Essay - Bottled Water vs. Tap Water Introduction: is Bottled Water Safe...

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Bottled Water vs. Tap *****


Is bottled water safe to drink? Is it environmentally responsible to buy bottled water? Is tap ***** a ***** and sound alternative? What kind of filters are necessary when drinking tap water? There are a variety of answers available in the l*****erature today for all of these questions. And due to the importance of water ***** terms ***** human health and nutrition, *****se ***** are relevant and vital in today's changing world. All sides and a diversity of opinion will be fully examined and reviewed in this paper. However, the bottom line for this research is that bottled water *****, as a gener*****l rule, a wasteful use ***** resources. And whenever possible people should avoid buying plastic and instead use tap water (with proper *****) or ***** water filling stations using five-gallon reusable containers f***** fresh, safe water.


The newsletter Environmental Nutrition reports that "more than half of all Americans now drink ***** *****" (Welland, 2007). The money spent on bottled water in one year in ***** U.S., according to Welland, is $4 billion. But where does the water come from ***** is in ***** plastic container? The first problem in researching the sources of bottled water, Welland writes, is that bottling plants are not required by law ***** reveal their sources of water. One of the more popular bottle ***** companies is Aquafina, which is "drawn from municipal water in Detroit and Fresno," Welland asserts.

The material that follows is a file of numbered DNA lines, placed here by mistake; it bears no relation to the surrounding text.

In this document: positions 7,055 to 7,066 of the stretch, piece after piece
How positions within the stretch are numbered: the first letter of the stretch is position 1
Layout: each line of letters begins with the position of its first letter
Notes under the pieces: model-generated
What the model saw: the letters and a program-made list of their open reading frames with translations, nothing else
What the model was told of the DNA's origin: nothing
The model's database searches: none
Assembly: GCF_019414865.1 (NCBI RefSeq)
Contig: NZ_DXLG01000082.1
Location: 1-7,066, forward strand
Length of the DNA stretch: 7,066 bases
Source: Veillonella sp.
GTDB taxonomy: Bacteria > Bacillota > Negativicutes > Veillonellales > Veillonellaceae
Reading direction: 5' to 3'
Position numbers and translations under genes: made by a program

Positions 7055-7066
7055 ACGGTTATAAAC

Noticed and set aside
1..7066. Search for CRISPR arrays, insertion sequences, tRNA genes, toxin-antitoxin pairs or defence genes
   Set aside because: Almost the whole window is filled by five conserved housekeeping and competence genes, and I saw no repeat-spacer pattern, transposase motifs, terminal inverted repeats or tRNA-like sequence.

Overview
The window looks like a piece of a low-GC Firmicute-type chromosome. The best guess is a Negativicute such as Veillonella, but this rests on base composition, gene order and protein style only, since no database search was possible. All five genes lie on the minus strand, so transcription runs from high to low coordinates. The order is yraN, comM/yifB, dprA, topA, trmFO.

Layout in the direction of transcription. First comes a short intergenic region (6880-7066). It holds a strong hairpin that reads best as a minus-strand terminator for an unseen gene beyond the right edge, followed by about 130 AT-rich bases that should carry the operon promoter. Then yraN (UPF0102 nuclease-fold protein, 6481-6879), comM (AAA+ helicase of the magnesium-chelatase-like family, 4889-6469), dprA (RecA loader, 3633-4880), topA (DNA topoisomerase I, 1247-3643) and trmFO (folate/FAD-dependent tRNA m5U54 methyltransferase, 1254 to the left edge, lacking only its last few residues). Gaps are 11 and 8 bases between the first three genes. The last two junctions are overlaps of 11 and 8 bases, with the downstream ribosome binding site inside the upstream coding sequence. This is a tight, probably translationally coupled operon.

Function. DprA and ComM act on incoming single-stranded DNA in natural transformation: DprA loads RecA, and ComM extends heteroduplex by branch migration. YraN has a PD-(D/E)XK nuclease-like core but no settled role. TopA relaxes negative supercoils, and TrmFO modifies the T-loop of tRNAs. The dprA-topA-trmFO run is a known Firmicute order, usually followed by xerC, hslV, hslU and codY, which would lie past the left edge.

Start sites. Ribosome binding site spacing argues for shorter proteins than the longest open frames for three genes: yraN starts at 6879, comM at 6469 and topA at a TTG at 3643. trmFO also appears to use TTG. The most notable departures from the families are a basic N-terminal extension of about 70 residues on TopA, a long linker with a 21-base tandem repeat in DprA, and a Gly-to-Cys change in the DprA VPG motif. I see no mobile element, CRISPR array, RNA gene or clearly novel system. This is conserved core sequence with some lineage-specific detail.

In fact, the writer continues, the Natural Re***** Defense Council (NRDC), a le*****ding environmental organization, reports that about 40% ***** *****d ***** *****s from city sources and ***** then treated so it tastes good. Indeed the NRDC tested 103 brands of bottled water (taking samples ***** over 1,000 plastic bottles of water); the results of that research showed ***** "********** contained significant contamination."

***** study also shows that contaminants like lead, arsenic, radon and "perchlorate" (from fertilizers) show up most often in tap water research. Also pathogens ***** "Cryptosporidia" have been found ***** tap ***** supplies, especially in smaller municipalities (big cities tend to ***** safer tap water). There ***** several ********** of purifiers ***** work well for your tap ***** system, accord*****g ***** Well*****'s research; activated carbon filters (removes parasites, pesticides, bad tastes, heavy metals like lead, copper and mercury, and "volatile organic chemicals"); cation exchange softener (softens hard water); reverse osmosis (removes "***** contaminants," parasites, and heavy *****); and ultraviolet disinfection (removes parasites and bacteria).

***** women and girls who read CosmoGirl were recently provided "Myths" and "Truths" in an article ***** bottled water (Goldstein, 2006). The accuracy of a magazine dedicated to fashion *****d entertainment ***** cannot absolutely assured, of course, but the importance of the ***** issues gave editors the idea to pursue ***** information in any case. Goldste***** says that since "both" ***** water and bottled water "are allowed ***** have trace amounts ***** *****, like ***** or bacteria," neither one is "safer than the o*****r." That is a question*****ble statement,


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